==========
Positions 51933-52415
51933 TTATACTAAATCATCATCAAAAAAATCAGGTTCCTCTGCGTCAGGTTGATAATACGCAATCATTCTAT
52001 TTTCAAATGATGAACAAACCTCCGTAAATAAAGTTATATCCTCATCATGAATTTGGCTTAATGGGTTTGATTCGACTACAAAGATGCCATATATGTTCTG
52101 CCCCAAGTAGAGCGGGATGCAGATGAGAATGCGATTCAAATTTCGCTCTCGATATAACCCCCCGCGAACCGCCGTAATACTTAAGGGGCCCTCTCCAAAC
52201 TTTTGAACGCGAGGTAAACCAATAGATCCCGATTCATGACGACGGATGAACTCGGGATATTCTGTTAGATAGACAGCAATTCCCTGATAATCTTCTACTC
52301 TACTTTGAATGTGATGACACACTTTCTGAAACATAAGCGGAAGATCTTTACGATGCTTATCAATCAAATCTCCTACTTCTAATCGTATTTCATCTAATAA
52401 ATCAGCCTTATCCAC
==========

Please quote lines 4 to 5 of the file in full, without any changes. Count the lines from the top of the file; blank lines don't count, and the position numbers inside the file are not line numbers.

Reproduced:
52101 CCCCAAGTAGAGCGGGATGCAGATGAGAATGCGATTCAAATTTCGCTCTCGATATAACCCCCCGCGAACCGCCGTAATACTTAAGGGGCCCTCTCCAAAC
52201 TTTTGAACGCGAGGTAAACCAATAGATCCCGATTCATGACGACGGATGAACTCGGGATATTCTGTTAGATAGACAGCAATTCCCTGATAATCTTCTACTC